Then again, it’s not only those tequila brands owned by multinational conglomerates that are quickly cottoning to whiskey and other aged spirits trends. If single barrel and barrel picks have, for the most part, largely been the darling of the bourbon industry, cask finishing is a trend that’s infiltrated just about every style of aged distillate on the planet.
The examples within tequila remain relatively few, though not without note. El Mayor opts for rum casks as the final resting destination for its extra añejo expression, for example. Meanwhile, the LeBron James–backed Lobos 1707 finishes all of its tequila — including the blanco, which is subsequently stripped of color — in former Pedro Ximenez barrels.
The fact that tequila has been relatively slow out of the blocks with these innovations might not necessarily be a bad thing, says Scott Rosenbaum, CEO of Ah So Insights. “I don’t want to say that tequila isn’t a creative category, but because so many others are rushing to expand, tequila can take the lessons learned elsewhere and apply them rather than trying to reinvent the wheel or itself.”
When we turn to packaging, it could also be suggested that tequila is not just a scholar of modern history. In the online marketplaces where bourbon bottles are traded and sold for many times their suggested retail price, another healthy market exists for treasured vintage bottles, or “dusties.” Among the most treasured are sealed ornate decanters, such as the ceramic Old Crow Chessmen collection.
As both a spirits writer and bourbon enthusiast, it’s always astounded me that no American whiskey brand has tried to whip up hype by offering a modern reincarnation of these cherished collectors’ items. But whether directly inspired or not, tequila brands have.
Among the numerous examples of decorative non-glass tequila vessels, Clase Azul Reposado stands out above all. While the Old Crows of the bourbon world are the prey of a specific subset of drinkers, the popularity of this tequila has unquestionably reached the mainstream in recent times.
On TikTok, videos featuring the bottle — which bears more than a passing resemblance to a pawn chess piece — regularly notch up tens of thousands of views. Sales of Clase Azul Reposado were up 96 percent for the first 12 weeks of this year compared to the same period in 2020. That impressive figure becomes staggering when considering this is a reposado that retails for over $100.
Opportunities, Unique and Shared
Beyond the instances where tequila producers have specifically and successfully shared the tactics of bourbon brands, there still remain many avenues open for exploration.
Higher-proof bottlings have long garnered legions of fans in bourbon, yet they remain a scarcity in tequila where the liquid is almost always bottled at 40 percent ABV. Surely this won’t be the case for long. As Rosenbaum points out, bottling at a higher proof offers a point of differentiation that can be employed across all styles of tequila — an easy means for brands to stand out and win the hearts of the bartending community in an increasingly crowded field.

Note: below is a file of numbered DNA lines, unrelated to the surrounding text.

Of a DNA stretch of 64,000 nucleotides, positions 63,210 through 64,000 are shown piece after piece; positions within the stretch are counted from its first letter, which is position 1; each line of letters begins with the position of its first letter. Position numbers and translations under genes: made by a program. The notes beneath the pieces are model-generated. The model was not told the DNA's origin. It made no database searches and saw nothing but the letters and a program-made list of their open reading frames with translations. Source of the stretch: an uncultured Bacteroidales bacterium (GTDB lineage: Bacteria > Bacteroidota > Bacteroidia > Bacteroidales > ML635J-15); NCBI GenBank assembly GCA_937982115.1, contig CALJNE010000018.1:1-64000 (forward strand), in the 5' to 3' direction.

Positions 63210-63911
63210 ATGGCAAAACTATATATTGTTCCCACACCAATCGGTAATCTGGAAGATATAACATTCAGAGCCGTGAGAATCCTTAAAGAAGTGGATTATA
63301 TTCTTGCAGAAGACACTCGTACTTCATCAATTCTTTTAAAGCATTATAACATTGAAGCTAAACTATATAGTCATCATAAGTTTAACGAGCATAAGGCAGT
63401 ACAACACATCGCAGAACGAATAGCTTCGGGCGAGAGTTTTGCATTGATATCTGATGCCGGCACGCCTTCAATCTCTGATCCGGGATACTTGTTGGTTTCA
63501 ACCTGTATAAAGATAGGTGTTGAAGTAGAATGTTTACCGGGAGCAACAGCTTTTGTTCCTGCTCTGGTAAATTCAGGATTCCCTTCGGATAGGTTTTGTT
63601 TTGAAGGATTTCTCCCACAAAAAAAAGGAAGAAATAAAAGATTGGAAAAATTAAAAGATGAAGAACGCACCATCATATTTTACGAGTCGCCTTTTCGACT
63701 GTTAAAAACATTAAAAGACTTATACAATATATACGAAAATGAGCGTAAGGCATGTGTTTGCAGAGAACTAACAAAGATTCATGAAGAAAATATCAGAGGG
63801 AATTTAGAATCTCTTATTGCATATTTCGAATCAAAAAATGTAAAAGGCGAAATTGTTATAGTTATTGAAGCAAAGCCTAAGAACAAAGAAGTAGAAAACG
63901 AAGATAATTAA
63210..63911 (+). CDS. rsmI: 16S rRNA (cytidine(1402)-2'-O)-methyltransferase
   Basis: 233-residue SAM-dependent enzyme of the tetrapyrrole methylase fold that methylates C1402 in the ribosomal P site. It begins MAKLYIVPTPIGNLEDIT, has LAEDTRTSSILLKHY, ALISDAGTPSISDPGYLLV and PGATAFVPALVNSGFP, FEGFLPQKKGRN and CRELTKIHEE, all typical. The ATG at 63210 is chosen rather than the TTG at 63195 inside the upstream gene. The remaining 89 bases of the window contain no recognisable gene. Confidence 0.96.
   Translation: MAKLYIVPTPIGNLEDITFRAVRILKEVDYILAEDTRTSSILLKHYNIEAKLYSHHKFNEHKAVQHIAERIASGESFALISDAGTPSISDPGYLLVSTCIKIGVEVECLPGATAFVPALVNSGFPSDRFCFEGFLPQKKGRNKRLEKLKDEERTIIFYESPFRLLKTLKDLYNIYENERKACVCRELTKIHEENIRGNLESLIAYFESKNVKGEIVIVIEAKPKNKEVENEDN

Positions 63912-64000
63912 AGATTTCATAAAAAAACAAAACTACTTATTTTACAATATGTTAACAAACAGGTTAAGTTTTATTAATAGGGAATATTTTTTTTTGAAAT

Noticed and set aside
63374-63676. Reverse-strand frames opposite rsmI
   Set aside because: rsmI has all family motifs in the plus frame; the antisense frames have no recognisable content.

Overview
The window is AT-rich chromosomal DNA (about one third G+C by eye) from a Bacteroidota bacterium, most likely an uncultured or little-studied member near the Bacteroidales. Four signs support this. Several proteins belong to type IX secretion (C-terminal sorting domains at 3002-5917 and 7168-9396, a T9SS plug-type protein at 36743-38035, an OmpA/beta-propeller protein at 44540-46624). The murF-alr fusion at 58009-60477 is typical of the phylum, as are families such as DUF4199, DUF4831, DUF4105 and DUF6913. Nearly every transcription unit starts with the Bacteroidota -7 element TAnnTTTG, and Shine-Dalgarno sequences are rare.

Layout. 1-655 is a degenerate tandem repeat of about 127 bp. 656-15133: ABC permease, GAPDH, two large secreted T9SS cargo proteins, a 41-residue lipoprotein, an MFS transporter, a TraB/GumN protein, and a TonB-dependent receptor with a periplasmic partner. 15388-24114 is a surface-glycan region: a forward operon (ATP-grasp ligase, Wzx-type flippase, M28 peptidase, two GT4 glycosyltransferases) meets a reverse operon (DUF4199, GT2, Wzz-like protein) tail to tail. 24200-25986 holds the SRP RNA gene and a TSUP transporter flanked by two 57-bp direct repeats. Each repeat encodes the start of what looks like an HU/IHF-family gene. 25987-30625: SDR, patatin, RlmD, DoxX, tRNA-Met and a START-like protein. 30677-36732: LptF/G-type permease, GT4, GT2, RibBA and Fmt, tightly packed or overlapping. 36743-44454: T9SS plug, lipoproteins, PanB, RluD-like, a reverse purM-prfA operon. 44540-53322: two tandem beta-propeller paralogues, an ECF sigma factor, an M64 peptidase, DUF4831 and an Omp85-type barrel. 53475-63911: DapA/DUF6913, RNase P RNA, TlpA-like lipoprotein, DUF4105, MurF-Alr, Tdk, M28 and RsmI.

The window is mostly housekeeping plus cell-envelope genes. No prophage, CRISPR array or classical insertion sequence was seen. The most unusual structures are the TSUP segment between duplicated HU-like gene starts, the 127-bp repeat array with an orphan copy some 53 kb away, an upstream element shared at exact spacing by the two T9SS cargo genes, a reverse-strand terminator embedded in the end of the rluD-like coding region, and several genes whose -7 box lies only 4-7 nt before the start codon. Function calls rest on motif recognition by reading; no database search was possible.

Others have even grander ambitions in mind. Jenna Fagnan, co-founder of Tequila Avíon (now owned by Pernod Ricard) and Teremana, points to the success of the Kentucky Bourbon Trail as something tequila producers would be wise to replicate. “We’re made in a small little town and the hospitality is unlike anything else,” she says. “I think there’s a lot we can do to educate consumers on how special both the place and the product is.”
If tequila is indeed to one day become bigger than bourbon, we shouldn’t overlook the category’s many unique strengths. Past the obvious blanco and reposado expressions, there’s the increasing interest in cristalino. Made using aged (or a blend of aged and unaged) tequila that’s stripped of color, the style’s softer flavor profile makes it an easier on-ramp to the category than blanco, for those who prefer their spirits clear.
U.S.-based agave aficionados may shudder at that last sentence, but the style has been widely embraced in Mexico, where it is the fastest-growing tequila category and particularly popular among younger and female drinkers.
Back here in the U.S., no conversation about tequila is complete without mentioning celebrity associations. An admittedly nuanced topic with much to unpack regarding how foreign A-listers can responsibly and respectfully launch a tequila brand, there can be no question over the value of celebrity association and the social media following that comes with it. “Celebrity and influencer involvement has definitely helped strengthen consumer awareness and trial,” IWSR’s Rand notes. (Case in point: The Rock’s Teremana.)
We could go on, and explore the merits of site-specific bottlings (such as those from Roca Patrón and Tequila Ocho) and the relatively untapped market of high-quality flavored tequilas, which Rosenbaum highlights as areas ripe for expansion. But it would be remiss not to also consider the factors that could stunt the category’s incredible growth. And it is agave — the very plant that gives tequila its identity — that can also be viewed as its largest limiting factor.
Potential Pitfalls For Tequila Producers
The Blue Weber agave used in tequila production typically takes around seven years to reach maturity. An outlier within spirits, this extended growing period traditionally leads to cycles of boom and bust for agave prices, impacting the entire industry from farmers to distillers.
When Fagnan launched Avíon in 2010, for example, agave prices were under a peso per kilogram. Now they’re close to 30 pesos. “I don’t know any other business that’s had their key raw material increase like that,” she says.
For those already established in the industry, sustained high prices do come with the benefit of creating a high barrier for entry for new brands. This all but protects the market from entrants seeking quick returns via lower-priced products, and continued premiumization is practically guaranteed.
Still, there’s no telling how long the boom will last. “It feels a lot like the Roaring ’20s for tequila, but one does wonder if the party can go on forever,” says Rosenbaum.
In this respect, perhaps the battle for America’s most valuable spirit simply hinges on time. Can farmers plant and grow agave faster than bourbon distillers can mature their stocks to a competitive level of high quality? And can either category defy the laws of physics and fashion and stay ahead of traditional trend cycles? It may take a few decades to find out.